Rahm Emanuel Clashes With Teachers Again

Plans To Close Dozens of Schools Angers Unions

By Reuters

Published November 03, 2012.
  • Print
  • Share Share
  • Single Page

Chicago Mayor Rahm Emanuel is headed for another clash in coming months with unionized teachers over whether to close dozens of schools, after a bitter teachers strike temporarily shut down the nation’s third largest public school district in September.

Facing a Dec. 1 deadline to issue a proposed list of schools to be closed, new Chicago Public Schools chief executive Barbara Byrd-Bennett on Friday asked the state legislature for a four-month delay until March 31.

She said time was needed for a “rigorous, transparent and open dialogue” with school parents, teachers and other.

Feelings are still raw after the first Chicago teachers strike in 25 years drew national attention to the city’s dispute over education reform.

Chicago teachers and some parents complain that Emanuel’s administration has ignored their concerns.

Chicago has seen a 20 percent surge in the number of murders this year, and people in crime ravaged neighborhoods worry that closing schools might force students to cross gang boundaries and increase urban violence.

More than 200 people, including teachers union members, parents of Chicago school students and other activists, rallied against school closings at Emanuel’s office on Friday, and some staged a sit-in nearby.

Urban school districts around the country are grappling with the same issue of closing schools, including Philadelphia, Milwaukee, Kansas City, Detroit, Pittsburgh, and Washington, according to a study last year on school closings by the Pew Charitable Trust.

In a statement on Friday, Byrd-Bennett acknowledged the delay was requested to repair a rift with some in the community.

“Our goal is to give the community the respect they deserve in this process, rebuild trust with CPS (Chicago Public Schools) and create a path for right-sizing our district,” she said.

But the union said it wants a halt to school closing rather than extending the deadline.


The Jewish Daily Forward welcomes reader comments in order to promote thoughtful discussion on issues of importance to the Jewish community. In the interest of maintaining a civil forum, The Jewish Daily Forwardrequires that all commenters be appropriately respectful toward our writers, other commenters and the subjects of the articles. Vigorous debate and reasoned critique are welcome; name-calling and personal invective are not. While we generally do not seek to edit or actively moderate comments, our spam filter prevents most links and certain key words from being posted and The Jewish Daily Forward reserves the right to remove comments for any reason.





Find us on Facebook!
  • When is a legume not necessarily a legume? Philologos has the answer.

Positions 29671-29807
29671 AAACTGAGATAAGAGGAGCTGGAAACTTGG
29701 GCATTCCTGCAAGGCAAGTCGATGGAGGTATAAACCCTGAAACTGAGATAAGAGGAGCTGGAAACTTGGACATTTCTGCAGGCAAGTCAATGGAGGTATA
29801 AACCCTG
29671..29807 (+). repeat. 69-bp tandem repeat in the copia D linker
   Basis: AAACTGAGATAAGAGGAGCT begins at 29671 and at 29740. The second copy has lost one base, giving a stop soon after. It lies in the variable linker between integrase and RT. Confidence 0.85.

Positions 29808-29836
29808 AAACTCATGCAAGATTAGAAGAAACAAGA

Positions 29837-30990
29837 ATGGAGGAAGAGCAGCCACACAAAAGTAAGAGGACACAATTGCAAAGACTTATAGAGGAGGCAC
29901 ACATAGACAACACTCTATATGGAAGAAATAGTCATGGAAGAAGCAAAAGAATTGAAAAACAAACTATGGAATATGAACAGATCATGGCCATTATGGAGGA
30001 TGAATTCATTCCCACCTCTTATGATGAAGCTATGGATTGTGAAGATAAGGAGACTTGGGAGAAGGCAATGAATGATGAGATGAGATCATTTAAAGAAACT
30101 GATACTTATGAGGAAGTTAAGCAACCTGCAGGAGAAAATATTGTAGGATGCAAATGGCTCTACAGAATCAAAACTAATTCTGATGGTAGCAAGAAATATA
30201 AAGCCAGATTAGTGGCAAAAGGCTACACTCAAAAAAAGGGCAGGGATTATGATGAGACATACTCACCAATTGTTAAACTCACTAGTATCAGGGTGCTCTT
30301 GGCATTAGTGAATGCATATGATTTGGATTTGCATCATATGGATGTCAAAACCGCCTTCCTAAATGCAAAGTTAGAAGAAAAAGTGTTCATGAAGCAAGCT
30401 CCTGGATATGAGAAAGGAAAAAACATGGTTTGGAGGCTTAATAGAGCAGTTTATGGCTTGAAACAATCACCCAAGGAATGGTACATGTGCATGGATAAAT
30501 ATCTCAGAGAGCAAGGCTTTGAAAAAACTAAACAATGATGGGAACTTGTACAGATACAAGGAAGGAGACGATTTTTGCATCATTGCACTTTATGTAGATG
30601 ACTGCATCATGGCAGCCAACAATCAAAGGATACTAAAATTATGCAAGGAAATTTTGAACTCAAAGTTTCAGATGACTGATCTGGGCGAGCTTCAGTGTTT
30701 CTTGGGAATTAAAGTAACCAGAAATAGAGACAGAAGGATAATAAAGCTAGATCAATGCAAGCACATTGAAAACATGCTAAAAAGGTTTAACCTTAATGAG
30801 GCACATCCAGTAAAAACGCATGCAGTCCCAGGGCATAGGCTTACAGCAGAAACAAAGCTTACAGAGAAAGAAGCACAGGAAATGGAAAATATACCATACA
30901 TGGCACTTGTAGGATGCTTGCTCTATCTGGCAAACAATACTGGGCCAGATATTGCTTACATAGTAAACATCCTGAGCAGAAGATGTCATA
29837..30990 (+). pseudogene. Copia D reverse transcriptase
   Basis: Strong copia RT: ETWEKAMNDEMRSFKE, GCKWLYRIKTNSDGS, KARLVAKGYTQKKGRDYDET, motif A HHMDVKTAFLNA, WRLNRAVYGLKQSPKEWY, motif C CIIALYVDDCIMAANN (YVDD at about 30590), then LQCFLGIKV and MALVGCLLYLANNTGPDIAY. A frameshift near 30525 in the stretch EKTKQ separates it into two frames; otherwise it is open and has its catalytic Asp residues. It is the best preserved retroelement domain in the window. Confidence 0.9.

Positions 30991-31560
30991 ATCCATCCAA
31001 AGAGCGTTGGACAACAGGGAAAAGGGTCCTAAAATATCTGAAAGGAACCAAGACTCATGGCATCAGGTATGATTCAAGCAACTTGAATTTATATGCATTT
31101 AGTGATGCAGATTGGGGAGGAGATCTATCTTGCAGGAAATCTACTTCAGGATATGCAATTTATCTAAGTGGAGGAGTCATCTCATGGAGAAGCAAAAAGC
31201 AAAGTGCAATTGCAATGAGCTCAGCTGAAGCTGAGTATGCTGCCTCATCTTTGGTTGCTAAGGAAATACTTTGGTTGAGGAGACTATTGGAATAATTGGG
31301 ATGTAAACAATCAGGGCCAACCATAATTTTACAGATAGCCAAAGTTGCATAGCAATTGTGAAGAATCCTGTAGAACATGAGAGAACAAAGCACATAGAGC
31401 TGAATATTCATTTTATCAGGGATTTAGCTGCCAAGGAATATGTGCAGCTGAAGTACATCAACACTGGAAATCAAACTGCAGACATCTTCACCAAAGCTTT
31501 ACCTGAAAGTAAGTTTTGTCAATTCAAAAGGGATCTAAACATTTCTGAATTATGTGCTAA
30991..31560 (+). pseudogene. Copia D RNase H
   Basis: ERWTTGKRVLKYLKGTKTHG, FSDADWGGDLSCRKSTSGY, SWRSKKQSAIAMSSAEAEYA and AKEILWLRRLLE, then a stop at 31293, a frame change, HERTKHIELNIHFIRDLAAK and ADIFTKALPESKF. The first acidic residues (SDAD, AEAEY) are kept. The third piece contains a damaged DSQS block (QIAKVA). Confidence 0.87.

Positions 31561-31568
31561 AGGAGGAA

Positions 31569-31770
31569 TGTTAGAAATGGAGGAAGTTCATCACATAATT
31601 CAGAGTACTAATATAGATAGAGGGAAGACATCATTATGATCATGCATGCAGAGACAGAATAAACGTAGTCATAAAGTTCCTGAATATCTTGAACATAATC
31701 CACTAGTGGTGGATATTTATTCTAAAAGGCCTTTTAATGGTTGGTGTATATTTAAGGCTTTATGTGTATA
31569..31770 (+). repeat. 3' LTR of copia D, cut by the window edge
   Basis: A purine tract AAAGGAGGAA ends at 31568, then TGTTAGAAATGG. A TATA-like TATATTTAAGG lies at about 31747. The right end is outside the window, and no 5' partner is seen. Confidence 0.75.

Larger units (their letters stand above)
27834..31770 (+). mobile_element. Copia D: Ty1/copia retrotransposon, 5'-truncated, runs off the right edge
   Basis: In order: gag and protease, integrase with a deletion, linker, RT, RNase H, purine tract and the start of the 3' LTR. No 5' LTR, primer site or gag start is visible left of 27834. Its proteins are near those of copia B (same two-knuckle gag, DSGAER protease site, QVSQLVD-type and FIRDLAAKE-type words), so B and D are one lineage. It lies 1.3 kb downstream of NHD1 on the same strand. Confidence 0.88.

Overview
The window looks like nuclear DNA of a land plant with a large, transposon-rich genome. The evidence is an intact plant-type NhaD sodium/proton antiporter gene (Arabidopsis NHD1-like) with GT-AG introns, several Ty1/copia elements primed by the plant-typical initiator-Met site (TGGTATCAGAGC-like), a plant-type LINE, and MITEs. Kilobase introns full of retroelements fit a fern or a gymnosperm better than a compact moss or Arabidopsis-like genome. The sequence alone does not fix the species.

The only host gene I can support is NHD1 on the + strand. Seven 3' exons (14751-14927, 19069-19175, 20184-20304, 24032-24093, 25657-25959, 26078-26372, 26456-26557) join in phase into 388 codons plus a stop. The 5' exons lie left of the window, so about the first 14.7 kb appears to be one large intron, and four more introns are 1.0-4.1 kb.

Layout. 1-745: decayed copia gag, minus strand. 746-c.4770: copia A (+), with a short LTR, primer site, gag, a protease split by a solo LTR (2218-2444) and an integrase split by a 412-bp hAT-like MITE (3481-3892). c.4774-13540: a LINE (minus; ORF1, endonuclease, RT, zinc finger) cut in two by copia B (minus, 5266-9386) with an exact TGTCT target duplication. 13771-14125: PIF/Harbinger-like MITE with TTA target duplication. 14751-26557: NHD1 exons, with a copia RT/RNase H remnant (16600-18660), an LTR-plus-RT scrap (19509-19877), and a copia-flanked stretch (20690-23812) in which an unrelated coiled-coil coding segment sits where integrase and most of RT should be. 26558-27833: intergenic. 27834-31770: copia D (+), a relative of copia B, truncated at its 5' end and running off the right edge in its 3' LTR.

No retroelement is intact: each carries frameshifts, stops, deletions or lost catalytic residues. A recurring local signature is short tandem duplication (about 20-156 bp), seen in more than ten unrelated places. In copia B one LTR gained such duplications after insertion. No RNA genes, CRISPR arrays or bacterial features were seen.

• "Sometime in my childhood, I realized that the Exodus wasn’t as remote or as faceless as I thought it was, because I knew a former slave. His name was Hersh Nemes, and he was my grandfather." Share this moving Passover essay!
  • Getting ready for Seder? Chag Sameach! http://jd.fo/q3LO2
  • "We are not so far removed from the tragedies of the past, and as Jews sit down to the Seder meal, this event is a teachable moment of how the hatred of Jews-as-Other is still alive and well. It is not realistic to be complacent."
  • Aperitif Cocktail, Tequila Shot, Tom Collins or Vodka Soda — Which son do you relate to?
  • Elvis craved bacon on tour. Michael Jackson craved matzo ball soup. We've got the recipe.
  • This is the face of hatred.
  • What could be wrong with a bunch of guys kicking back with a steak and a couple of beers and talking about the Seder? Try everything. #ManSeder
  • BREAKING: Smirking killer singled out Jews for death in suburban Kansas City rampage. 3 die in bloody rampage at JCC and retirement home.
  • Real exodus? For Mimi Minsky, it's screaming kids and demanding hubby on way down to Miami, not matzo in the desert.
  • The real heroines of Passover prep aren't even Jewish. But the holiday couldn't happen without them.
  • Is Handel’s ‘Messiah’ an anti-Semitic screed?
  • Meet the Master of the Matzo Ball.
  • Pierre Dulaine wants to do in his hometown of Jaffa what he did for kids in Manhattan: teach them to dance.
  • "The first time I met Mick Jagger, I said, 'Those are the tackiest shoes I’ve ever seen.'” Jewish music journalist Lisa Robinson remembers the glory days of rock in her new book, "There Goes Gravity."
  • from-cache

Would you like to receive updates about new stories?




















We will not share your e-mail address or other personal information.

Already subscribed? Manage your subscription.